The US Supreme Court agreed with arguments in a firm amicus brief in a breakthrough decision holding that two congressional districts in North Carolina were racially gerrymandered. At issue in Cooper, Governor of North Carolina, et al. v. Harris et. al. was the redrawing of districts by Republican officials after the 2010 census. The firm’s brief argued that the Court should reject the appellees’ claims that the redrawn districts were valid and instead “use this case as an opportunity to clarify this Court’s jurisprudence on the intersection of race and politics in redistricting.” The firm wrote the amicus brief on a pro bono basis for several voting rights organizations, including the Campaign Legal Center, League of Women Voters, Voting Rights Institute and others.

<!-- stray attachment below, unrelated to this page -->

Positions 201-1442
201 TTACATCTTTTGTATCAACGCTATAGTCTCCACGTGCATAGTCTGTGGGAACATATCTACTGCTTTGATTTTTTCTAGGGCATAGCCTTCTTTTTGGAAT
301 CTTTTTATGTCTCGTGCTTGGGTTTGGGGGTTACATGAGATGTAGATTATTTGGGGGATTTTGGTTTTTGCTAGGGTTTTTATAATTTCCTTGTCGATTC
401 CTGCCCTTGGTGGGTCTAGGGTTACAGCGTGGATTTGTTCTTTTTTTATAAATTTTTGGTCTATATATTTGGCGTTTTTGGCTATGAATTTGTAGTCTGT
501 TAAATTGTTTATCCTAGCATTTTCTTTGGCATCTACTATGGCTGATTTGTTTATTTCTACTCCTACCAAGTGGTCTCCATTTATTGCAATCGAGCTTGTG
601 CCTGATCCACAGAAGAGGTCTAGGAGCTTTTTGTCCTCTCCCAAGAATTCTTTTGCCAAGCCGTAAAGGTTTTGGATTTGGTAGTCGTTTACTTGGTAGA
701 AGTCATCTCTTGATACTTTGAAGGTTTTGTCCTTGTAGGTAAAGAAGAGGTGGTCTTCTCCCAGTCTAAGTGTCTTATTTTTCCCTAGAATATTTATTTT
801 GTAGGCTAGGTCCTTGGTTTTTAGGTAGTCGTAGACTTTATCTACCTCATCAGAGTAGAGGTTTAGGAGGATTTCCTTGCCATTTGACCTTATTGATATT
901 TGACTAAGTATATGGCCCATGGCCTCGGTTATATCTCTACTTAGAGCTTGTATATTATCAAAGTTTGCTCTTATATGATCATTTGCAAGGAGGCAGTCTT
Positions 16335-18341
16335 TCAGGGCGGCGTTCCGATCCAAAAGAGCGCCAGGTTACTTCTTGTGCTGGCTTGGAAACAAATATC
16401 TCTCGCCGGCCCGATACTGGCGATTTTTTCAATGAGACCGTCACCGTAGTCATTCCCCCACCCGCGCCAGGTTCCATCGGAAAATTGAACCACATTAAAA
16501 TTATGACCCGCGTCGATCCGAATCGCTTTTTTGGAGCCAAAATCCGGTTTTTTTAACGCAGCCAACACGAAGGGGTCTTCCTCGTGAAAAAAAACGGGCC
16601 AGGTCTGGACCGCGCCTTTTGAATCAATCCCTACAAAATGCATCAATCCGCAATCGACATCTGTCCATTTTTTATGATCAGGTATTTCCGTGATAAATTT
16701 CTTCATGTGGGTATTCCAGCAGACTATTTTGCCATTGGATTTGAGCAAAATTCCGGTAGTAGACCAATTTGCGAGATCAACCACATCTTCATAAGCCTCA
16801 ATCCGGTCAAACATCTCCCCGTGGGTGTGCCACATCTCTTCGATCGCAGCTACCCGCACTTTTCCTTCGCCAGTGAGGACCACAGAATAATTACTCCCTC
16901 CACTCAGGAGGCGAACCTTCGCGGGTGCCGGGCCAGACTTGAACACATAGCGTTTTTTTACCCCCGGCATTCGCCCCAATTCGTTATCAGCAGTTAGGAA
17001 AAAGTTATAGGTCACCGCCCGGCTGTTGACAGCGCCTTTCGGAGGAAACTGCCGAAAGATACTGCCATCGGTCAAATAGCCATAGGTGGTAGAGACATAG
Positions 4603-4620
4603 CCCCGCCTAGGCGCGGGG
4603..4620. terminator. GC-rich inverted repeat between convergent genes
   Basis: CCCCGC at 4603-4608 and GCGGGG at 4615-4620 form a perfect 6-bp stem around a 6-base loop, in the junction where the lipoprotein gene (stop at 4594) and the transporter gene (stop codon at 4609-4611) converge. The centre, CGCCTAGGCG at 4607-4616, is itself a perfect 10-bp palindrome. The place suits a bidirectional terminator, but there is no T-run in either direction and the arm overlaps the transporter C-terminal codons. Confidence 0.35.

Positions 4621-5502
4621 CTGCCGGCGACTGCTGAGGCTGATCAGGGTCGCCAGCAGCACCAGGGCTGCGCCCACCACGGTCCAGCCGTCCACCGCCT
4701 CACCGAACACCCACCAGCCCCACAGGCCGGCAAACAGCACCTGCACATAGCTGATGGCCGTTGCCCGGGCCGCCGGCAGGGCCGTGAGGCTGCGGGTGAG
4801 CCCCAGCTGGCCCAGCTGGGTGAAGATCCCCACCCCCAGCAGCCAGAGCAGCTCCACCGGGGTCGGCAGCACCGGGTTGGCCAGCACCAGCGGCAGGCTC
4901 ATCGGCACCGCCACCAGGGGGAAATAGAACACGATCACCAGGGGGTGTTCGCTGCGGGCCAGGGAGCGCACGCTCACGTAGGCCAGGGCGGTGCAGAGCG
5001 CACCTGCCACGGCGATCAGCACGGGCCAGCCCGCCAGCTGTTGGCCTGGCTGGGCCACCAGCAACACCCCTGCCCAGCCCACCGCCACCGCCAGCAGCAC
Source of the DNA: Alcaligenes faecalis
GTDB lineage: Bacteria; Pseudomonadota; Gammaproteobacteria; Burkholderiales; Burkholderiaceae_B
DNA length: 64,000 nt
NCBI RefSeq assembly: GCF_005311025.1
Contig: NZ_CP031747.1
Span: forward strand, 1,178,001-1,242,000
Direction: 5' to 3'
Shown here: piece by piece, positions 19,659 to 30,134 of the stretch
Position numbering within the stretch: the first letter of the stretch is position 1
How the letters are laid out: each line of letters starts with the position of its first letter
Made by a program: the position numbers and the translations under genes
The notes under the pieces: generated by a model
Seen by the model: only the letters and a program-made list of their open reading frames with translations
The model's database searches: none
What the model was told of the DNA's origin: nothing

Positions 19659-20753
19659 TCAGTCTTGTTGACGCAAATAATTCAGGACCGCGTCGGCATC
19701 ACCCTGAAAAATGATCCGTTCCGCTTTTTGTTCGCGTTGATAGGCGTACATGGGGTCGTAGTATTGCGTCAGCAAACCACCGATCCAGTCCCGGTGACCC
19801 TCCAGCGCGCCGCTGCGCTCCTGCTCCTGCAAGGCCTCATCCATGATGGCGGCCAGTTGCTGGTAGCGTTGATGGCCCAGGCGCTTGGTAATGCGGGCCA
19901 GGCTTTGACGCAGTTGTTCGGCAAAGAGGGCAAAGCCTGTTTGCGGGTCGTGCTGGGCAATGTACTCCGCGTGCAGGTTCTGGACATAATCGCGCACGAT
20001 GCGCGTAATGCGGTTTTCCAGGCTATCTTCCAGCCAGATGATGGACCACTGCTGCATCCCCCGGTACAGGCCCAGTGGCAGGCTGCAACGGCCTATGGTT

On May 22, 2017, the court ruled 5-3, concluding that North Carolina violated the Equal Protections Clause of the 14th Amendment by separating voters to add more minorities into District 1 and District 12 without justification. Districts 1 and 12 are two of North Carolina’s most notorious congressional districts, having been gerrymandered and brought before the Court in the 1996 Shaw v. Hunt case as well.
Justice Elena Kagan delivered the majority opinion; she was joined by Justices Clarence Thomas, Ruth Bader Ginsburg, Sonia Sotomayor and Stephen Breyer. Over the dissent of Justice Alito, the majority adopted the position in the firm’s amicus brief that the plaintiffs were not required to offer an alternative map and that the legislature cannot use race as a proxy for political affiliation.